Logistic regression with more than two categories

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    When the outcome variable has only two levels or categories, standard binary logistic regression can be used. When it has three or more, we can use other variants of logistic regression.

    Let us start with an example: Munthe-Kaas et al. (1) studied a possible association between frailty before a stroke and degree of cognitive impairment three months after a stroke in 598 patients. The independent variable, frailty, was measured on an index that in theory ranges from 0 to 1, where a higher value indicates greater frailty. Before the stroke, the patients scored from 0 to 0.56, with a mean value of 0.14 and a standard deviation of 0.10. The dependent variable, degree of cognitive impairment, is ordinal with three categories. Three months after the stroke, 286 (45 %) patients had normal cognition, 172 (29 %) had mild cognitive impairment, and 158 (26 %) had dementia.

    Separate binary regression models

    Separate binary regression models

    When the dependent variable is ordinal, such as here, we can choose to dichotomise it and use binary logistic regression. A variable with three categories can be dichotomised in two ways (Figure 1). If we set the threshold between dementia and mild cognitive impairment, we will have the category of dementia on one side and the combined category of mild impairment and normal cognition on the other. The appurtenant odds ratio per 0.10 units of increase in frailty will be 3.09 (95 % confidence interval (CI) 2.45 to 3.89, p < 0.001). If we set the threshold between normal cognition and mild cognitive impairment, the odds ratio will be 2.29 (CI 1.83 to 2.87, p < 0.001).

    Ordinal logistic regression

    Ordinal logistic regression

    Alternatively, ordinal logistic regression can be used. It comes in several versions (2), and the one most frequently used is called 'proportional odds logistic regression'. As above, we then perform an analysis for every possible threshold between the categories in the dependent variable, but now with the simplified assumption that the odds ratio is the same for each threshold. In our example, we then obtain an odds ratio of 2.70 (CI 2.23 to 3.27, p < 0.001).

    The assumption that the odds ratio is the same for each threshold is called the 'proportional odds assumption'. A hypothesis test for this assumption in our example yields a p-value of 0.014. This indicates that the assumption is not fully met. Ordinal logistic regression may nevertheless be suited to examine a research question (3, p. 315–6). A hypothesis test of this assumption may thus be of limited relevance. In their study, Munthe-Kaas et al. (1) chose separate binary regression models, not only based on this hypothesis test, but in particular to investigate whether frailty was a stronger predictor for the distinction between dementia and mild cognitive impairment than for the distinction between mild cognitive impairment and normal cognition.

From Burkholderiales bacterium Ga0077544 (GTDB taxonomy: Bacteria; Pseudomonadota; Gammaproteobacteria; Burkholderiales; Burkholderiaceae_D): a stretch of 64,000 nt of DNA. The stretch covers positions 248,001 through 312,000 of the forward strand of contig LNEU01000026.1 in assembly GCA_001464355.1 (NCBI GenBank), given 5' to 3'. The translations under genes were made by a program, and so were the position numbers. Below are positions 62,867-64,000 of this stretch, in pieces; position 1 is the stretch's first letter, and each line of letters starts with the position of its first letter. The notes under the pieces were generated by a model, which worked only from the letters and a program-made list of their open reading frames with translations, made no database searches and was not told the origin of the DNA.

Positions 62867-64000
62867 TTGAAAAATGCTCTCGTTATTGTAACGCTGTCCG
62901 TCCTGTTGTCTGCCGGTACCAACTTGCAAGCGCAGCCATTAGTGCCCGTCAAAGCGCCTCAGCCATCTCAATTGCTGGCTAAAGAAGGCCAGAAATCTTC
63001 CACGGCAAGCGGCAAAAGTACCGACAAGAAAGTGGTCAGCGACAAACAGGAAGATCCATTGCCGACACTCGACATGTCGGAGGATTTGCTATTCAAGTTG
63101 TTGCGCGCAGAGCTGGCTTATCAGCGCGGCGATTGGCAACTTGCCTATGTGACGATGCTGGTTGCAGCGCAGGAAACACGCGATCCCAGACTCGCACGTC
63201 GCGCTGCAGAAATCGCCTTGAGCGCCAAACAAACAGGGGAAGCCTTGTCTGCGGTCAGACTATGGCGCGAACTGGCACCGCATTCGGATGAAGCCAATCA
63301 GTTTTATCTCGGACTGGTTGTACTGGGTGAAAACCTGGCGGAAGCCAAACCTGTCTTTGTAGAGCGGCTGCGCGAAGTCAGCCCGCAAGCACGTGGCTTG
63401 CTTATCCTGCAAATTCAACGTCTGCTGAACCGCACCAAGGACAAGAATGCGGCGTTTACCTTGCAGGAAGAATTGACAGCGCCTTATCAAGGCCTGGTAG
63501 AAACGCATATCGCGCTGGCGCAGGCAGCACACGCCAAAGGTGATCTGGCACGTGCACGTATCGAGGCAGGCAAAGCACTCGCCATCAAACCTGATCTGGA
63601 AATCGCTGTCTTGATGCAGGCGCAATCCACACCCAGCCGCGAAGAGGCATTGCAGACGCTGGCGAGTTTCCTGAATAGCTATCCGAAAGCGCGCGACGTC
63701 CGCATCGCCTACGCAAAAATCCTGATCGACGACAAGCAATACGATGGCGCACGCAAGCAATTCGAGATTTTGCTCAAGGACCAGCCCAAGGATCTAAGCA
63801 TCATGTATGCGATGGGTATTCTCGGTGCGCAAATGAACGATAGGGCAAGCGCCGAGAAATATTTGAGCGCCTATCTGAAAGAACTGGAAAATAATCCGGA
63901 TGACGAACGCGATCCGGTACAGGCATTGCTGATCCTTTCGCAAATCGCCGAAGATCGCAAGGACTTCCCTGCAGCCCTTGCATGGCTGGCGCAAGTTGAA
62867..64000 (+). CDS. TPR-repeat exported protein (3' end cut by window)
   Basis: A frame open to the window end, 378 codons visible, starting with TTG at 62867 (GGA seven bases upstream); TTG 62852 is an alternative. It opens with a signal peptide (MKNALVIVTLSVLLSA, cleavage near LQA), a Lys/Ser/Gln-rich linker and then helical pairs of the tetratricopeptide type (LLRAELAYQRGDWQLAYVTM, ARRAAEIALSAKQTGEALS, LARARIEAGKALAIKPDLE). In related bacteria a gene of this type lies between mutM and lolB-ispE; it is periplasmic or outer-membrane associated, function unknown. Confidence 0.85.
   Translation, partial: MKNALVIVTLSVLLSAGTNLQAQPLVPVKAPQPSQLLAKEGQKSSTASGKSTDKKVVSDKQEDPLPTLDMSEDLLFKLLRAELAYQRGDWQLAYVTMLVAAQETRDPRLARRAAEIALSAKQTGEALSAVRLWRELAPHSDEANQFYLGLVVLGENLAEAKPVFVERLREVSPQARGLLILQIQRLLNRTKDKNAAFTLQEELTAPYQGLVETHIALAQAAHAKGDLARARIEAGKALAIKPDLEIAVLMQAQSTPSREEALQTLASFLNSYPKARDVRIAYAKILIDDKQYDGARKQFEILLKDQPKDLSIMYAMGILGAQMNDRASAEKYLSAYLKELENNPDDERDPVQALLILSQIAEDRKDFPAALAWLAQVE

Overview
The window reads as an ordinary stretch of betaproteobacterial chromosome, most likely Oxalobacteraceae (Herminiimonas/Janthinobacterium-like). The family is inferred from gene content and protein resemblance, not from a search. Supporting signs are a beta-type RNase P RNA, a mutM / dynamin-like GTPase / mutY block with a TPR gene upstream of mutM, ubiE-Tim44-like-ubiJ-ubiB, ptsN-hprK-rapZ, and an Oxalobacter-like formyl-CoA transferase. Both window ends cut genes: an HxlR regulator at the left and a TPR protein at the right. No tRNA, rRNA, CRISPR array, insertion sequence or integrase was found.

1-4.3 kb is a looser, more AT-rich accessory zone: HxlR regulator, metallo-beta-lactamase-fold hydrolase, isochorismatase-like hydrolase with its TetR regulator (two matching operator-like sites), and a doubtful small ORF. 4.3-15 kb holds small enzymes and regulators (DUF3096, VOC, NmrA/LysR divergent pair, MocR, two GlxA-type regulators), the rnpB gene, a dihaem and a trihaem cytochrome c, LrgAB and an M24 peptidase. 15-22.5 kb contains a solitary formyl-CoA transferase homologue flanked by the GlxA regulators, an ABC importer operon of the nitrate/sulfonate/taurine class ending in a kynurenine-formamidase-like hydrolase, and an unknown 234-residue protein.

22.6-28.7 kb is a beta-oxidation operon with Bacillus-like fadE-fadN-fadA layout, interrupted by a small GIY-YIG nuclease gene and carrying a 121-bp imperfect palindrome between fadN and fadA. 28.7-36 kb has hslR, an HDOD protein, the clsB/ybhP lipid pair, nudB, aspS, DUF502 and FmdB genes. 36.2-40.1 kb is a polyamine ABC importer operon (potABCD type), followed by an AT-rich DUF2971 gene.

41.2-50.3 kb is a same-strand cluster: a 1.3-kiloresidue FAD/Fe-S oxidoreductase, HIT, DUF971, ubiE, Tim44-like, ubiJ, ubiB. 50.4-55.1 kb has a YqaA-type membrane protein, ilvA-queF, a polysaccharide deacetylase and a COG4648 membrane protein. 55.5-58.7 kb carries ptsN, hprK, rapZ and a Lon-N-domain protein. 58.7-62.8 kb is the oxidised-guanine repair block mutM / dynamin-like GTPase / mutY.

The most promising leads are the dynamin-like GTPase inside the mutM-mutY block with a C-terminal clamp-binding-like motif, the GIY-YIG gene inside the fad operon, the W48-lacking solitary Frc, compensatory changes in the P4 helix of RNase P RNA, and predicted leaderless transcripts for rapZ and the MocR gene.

Multinomial logistic regression

    Multinomial logistic regression

    If the categories in the dependent variables are not ordinal, we can use multinomial logistic regression. We will then need to choose a reference category. In our example, it is natural to choose normal cognition as the reference. We then obtain an odds ratio for mild cognitive impairment of 1.47 (CI 1.12 to 1.92, p = 0.06) and an odds ratio for dementia of 3.70 (CI 2.81 to 4.87, p < 0.001), both of which relative to normal cognition. Note that the odds ratio for mild cognitive impairment of 1.47 in this case is lower that odds ratio of 2.29 obtained by binary logistic regression. The reason is that in the binary logistic regression we are looking at the odds ratio for the combined categories of mild cognitive impairment and dementia, while in multinomial logistic regression we are looking at mild cognitive impairment alone. Correspondingly we see that the odds ratio of 3.70 obtained by multinomial logistic regression applies to normal cognition, while the odds ratio of 3.09 obtained from binary logistic regression is lower because it applies to mild cognitive impairment and normal cognition combined.

    Choice of model

    Choice of model

    If the dependent variable is not ordinal, a multinomial logistic model will be the most natural choice. If the dependent variable is ordinal, we can choose ordinal logistic regression if the proportional odds assumption gives a good approximation to the data or if it is of no practical interest to distinguish between effects at the different levels of the dependent variable. Compared to separate binary regression models, one of the advantages of ordinal logistic regression is that it includes fewer unknown quantities, here odds ratios, in the model. This results in a considerable simplification of the model, especially if there are more than three categories in the dependent variable or if there are multiple predictors.

    The three alternative regression models described here have the same interpretation of odds ratio as in binary logistic regression: the odds ratio is the relative increase in odds for each unit of increase in the predictor.

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